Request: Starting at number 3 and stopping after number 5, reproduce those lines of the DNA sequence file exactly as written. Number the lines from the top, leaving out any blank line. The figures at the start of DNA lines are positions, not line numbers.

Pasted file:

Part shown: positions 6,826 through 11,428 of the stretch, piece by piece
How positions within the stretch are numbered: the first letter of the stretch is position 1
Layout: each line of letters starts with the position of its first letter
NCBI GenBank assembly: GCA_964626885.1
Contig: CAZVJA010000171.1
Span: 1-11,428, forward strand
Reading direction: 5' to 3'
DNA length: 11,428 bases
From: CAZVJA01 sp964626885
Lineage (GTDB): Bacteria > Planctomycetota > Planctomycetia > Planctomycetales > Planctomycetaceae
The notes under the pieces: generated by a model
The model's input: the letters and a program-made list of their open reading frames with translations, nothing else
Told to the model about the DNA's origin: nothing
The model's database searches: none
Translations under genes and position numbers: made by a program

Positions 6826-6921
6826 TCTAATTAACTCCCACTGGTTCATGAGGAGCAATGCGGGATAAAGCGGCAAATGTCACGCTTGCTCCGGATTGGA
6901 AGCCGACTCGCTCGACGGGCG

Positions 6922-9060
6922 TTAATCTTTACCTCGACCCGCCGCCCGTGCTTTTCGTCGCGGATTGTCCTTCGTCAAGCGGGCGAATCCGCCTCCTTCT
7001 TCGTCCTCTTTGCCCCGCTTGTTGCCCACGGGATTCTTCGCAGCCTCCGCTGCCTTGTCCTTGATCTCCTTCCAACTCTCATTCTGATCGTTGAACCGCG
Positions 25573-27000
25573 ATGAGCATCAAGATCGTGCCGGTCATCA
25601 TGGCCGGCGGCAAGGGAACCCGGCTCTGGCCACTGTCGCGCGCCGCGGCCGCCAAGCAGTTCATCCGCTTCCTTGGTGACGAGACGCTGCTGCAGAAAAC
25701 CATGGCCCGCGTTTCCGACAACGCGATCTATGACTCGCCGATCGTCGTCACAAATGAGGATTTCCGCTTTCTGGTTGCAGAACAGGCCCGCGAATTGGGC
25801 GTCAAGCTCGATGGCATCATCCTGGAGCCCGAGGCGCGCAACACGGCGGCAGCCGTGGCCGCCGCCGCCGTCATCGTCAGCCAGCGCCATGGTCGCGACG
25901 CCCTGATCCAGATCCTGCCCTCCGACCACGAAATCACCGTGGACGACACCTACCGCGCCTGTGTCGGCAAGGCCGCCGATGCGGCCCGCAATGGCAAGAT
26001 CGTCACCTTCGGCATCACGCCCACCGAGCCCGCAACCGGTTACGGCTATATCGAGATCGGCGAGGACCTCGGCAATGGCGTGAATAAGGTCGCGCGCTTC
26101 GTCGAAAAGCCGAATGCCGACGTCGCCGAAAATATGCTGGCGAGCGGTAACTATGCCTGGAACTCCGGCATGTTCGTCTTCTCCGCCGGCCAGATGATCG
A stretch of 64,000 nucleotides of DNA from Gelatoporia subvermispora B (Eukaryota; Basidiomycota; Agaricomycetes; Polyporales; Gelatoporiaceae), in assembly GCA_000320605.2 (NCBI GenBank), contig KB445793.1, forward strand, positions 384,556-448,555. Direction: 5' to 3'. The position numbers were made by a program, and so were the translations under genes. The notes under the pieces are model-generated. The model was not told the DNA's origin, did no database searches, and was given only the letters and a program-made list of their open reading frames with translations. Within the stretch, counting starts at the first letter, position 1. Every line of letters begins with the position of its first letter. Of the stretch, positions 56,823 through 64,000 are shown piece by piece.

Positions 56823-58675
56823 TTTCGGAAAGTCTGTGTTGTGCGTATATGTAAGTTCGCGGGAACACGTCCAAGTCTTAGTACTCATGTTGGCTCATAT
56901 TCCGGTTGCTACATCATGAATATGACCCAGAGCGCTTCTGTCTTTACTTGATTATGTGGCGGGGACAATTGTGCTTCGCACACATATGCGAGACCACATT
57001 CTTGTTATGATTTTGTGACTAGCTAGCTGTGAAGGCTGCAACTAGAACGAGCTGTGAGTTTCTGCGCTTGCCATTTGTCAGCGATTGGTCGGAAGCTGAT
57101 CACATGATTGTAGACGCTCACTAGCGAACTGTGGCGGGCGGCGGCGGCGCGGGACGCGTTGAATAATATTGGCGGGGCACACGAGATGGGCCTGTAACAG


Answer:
Layout: each line of letters starts with the position of its first letter
NCBI GenBank assembly: GCA_964626885.1
Contig: CAZVJA010000171.1